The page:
Universal York

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Union Troops Near the Brogue?

The item below is puzzling. Maybe some of my friends who are more knowledgeable about Civil War troop movements in York County during the Confederate invasion can shed some light.
The piece appeared in the Tuesday, July 7, 1863 York Gazette, but it was credited to the York Pennsylvanian newspaper. Area newspapers at that time were published weekly, so the “last Sunday” it refers to probably means June 28, not July 5. Plenty of Confederate troops arrived in York County on June 28 to occupy York and threaten the bridge across the Susquehanna at Wrightsville. Far fewer Union soldiers were available, and they were assigned to protect the bridge.
So how could “a few hundred Union troops” be anywhere near the Brogue? It says road to Brogue and sounds close enough to be in Chanceford Township. I don’t know of any soldiers that would have been traveling in that area. The First Troop Philadelphia City Calvary had been in Gettysburg and then York before they moved on to Wrightsville. Is it wholly fiction? Any ideas?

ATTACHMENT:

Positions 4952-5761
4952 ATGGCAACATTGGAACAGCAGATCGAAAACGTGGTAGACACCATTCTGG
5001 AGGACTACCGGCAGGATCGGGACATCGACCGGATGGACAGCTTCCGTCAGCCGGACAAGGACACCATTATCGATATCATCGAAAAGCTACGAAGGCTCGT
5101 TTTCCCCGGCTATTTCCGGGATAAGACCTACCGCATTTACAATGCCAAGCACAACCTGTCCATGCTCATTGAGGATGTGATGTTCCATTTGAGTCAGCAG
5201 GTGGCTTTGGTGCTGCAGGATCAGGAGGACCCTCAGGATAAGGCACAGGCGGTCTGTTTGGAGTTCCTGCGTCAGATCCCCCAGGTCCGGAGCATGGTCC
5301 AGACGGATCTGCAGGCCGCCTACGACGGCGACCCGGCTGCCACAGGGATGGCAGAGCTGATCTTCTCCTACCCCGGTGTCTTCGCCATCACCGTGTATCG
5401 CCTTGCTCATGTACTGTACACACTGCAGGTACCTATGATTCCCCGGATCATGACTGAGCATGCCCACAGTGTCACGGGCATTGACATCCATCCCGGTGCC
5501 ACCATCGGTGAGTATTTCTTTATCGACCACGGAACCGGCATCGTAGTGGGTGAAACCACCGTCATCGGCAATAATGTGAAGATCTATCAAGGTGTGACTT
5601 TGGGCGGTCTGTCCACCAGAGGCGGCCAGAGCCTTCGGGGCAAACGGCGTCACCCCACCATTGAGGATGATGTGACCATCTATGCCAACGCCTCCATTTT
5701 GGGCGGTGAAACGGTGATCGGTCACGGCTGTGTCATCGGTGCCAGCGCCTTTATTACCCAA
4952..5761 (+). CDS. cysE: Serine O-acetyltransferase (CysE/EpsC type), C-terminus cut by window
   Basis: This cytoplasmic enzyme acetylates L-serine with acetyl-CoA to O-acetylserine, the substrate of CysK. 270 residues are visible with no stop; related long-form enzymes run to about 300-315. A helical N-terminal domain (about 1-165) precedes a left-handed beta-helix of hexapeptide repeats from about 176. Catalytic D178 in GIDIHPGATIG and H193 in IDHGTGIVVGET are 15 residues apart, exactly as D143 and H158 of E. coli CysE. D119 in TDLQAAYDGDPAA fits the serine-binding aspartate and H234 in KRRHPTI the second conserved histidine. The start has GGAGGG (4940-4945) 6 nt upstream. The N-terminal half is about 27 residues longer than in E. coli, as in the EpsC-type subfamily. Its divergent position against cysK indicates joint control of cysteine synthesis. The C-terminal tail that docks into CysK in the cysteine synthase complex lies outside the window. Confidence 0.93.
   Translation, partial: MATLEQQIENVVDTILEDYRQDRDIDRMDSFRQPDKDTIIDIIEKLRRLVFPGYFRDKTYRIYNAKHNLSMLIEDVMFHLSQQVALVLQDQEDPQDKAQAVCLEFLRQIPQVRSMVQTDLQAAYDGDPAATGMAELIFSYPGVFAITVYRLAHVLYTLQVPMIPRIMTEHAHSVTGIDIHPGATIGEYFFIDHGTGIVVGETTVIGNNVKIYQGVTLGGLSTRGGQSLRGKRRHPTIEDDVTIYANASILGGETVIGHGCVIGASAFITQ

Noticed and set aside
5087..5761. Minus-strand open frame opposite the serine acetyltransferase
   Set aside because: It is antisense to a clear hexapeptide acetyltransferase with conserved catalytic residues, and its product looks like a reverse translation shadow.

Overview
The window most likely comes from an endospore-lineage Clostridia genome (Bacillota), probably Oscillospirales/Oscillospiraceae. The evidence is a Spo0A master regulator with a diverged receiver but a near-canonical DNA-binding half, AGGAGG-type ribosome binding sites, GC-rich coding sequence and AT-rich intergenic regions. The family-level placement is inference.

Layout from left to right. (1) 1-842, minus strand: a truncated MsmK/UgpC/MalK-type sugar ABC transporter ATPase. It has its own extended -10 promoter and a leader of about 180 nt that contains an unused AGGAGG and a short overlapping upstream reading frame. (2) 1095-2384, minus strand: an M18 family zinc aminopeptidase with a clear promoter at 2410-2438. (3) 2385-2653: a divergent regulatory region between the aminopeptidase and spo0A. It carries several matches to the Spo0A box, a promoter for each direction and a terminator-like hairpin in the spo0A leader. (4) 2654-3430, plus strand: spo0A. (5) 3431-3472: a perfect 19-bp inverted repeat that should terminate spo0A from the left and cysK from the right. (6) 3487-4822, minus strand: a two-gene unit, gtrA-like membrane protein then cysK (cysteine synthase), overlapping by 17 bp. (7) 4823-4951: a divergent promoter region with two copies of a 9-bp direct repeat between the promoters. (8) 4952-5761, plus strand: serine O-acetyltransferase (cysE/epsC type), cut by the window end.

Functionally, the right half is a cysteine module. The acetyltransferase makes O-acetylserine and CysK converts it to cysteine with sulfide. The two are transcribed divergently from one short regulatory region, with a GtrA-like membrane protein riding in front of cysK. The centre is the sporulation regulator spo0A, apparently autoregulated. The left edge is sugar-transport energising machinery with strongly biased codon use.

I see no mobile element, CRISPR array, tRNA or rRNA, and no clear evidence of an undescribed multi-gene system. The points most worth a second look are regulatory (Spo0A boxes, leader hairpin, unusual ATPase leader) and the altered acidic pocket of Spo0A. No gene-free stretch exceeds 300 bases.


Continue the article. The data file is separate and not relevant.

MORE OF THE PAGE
The article reads:

Fighting in the County

A terrible excitement was caused in the lower end of this county, around the Brogue, last Sunday evening. A few hundred Union troops marched down the Brogue road, and the citizens of that section having had pickets extended for a few miles, the latter mistook the former for rebels, firing upon them, and then running away in consternation and alarming the whole country for miles around. The fright is said to have been almost beyond description. Many persons cut the harness from horses which had been hitched to wagons and teams, and fled with the animals–whole families ran and sought hiding places in the hills and other places–and man and beast, promiscuously, were running around in wild confusion. A few hours elapsed before the mistake became known, and it was difficult to collect families and animals together. Pennsylvanian.

Click here for a later post to see who probably caused the Brogue scare.
Click here to read about the 1861 Panic in Hanover caused by one soldier.